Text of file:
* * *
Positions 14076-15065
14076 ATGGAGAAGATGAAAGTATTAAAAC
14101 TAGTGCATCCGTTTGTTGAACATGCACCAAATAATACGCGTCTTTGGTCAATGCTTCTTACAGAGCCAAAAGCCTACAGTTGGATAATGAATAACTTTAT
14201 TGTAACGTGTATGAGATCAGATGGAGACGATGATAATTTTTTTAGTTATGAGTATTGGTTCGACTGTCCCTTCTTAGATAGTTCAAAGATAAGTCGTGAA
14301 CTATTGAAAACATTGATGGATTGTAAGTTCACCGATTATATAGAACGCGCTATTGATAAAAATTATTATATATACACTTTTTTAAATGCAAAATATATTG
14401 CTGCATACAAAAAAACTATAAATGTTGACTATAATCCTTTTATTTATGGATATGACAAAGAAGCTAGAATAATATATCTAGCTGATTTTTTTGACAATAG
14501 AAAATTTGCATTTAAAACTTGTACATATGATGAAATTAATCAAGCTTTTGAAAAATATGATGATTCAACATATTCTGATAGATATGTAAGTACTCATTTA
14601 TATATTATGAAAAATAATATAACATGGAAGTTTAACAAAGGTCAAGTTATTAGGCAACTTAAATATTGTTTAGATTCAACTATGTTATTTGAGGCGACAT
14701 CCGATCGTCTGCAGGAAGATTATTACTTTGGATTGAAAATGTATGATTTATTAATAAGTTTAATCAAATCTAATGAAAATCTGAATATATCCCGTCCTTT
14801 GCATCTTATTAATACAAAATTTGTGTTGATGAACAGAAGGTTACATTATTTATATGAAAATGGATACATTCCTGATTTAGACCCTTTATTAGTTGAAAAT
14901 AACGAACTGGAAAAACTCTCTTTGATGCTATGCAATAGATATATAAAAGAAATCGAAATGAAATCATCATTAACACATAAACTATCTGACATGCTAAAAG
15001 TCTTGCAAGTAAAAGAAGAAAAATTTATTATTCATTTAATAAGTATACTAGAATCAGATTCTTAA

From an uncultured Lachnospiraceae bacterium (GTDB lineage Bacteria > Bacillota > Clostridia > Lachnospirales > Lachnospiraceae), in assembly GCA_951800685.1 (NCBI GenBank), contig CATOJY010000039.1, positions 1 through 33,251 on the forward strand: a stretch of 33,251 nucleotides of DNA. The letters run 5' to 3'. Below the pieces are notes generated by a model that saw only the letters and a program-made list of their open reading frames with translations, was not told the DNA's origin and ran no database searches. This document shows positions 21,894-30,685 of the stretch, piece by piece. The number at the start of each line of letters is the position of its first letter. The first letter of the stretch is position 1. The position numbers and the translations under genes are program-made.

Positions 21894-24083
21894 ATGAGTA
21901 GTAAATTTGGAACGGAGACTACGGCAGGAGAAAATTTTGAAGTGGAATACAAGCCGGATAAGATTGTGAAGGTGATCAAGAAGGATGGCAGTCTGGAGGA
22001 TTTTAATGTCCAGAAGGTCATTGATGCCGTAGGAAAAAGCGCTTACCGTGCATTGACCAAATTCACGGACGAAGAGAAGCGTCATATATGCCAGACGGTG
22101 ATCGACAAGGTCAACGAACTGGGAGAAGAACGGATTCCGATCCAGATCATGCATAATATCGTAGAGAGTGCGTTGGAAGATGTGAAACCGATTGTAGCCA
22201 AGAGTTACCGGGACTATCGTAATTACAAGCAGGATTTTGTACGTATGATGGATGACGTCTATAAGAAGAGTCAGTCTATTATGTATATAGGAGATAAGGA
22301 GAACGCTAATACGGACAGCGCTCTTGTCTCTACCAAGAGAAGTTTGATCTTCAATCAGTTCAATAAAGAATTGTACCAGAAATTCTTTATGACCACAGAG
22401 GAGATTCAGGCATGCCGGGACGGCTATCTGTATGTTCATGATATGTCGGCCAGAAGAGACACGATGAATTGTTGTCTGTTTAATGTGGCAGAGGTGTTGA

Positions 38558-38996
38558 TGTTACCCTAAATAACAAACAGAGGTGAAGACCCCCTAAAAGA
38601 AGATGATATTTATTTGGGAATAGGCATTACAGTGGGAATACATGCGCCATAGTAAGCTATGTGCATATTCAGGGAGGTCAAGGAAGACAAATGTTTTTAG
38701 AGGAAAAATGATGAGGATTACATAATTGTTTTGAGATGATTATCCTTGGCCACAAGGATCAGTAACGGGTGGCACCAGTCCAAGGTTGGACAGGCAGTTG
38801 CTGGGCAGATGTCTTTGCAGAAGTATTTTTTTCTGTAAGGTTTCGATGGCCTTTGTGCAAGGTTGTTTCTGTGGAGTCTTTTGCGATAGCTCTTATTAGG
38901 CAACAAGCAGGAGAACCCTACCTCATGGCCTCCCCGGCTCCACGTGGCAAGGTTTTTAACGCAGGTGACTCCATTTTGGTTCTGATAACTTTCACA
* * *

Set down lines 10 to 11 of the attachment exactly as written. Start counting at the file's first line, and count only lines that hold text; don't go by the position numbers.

14801 GCATCTTATTAATACAAAATTTGTGTTGATGAACAGAAGGTTACATTATTTATATGAAAATGGATACATTCCTGATTTAGACCCTTTATTAGTTGAAAAT
14901 AACGAACTGGAAAAACTCTCTTTGATGCTATGCAATAGATATATAAAAGAAATCGAAATGAAATCATCATTAACACATAAACTATCTGACATGCTAAAAG